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German Producer Prices Surge 6 Percent In May

Producer prices for industrial products rose at their fastest annual pace in nearly two years, propelled by soaring energy costs, government data showed.

BERLIN (AP) -- German producer prices rose at their fastest annual pace in nearly two years in May, propelled by soaring energy costs, according to government data released Friday.

Producer prices for industrial products, a measure of price pressures at the factory gate seen as an important gauge of inflation before it reaches consumers, were up 6 percent from May 2007.

That compared with an annual rate of 5.2 percent in April. The Federal Statistical Office said the rate last reached 6 percent in July 2006.

The office said increasing energy costs were the main factor driving prices upward.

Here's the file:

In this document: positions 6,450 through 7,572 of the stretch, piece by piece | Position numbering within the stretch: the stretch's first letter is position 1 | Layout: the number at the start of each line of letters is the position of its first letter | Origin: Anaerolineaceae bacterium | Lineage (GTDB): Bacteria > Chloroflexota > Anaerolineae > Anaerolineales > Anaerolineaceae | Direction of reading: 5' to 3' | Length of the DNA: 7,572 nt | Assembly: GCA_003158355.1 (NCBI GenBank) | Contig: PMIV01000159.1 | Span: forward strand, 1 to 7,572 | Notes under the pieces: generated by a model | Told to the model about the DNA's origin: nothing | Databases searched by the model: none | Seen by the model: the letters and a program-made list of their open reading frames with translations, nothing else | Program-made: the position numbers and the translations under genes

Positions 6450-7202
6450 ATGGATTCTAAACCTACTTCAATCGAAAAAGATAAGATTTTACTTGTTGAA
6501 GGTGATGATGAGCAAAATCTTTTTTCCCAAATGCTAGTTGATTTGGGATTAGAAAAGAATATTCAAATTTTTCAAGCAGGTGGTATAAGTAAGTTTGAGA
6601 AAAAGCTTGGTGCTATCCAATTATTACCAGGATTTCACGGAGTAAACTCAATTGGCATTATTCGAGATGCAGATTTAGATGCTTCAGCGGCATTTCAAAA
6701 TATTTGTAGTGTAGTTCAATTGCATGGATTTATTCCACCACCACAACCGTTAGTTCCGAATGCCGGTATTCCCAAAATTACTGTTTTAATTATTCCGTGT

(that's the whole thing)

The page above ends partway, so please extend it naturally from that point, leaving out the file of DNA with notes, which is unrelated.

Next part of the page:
They were up 15 percent on the year in May, accelerating from 12.6 percent in April. With energy stripped out, the statistics office said that producer prices would have risen by only 2.9 percent.

Andreas Rees, an economist at UniCredit in Munich, said the reading ''indicates once again that there is enormous pressure in the inflation pipeline'' and forecast that producer price inflation might jump to nearly 7 percent in June.

However, he noted that ''what really matters for monetary policy is whether companies are able to pass on higher input costs to consumers.''

With consumers already lacking purchasing power, ''if companies try to raise their prices on a broad scale, Mr. Average Citizen will spend even less on durables,'' he said in a research note. ''In terms of company profits nothing would be gained.''

Producer prices were up 1 percent on the month in May.

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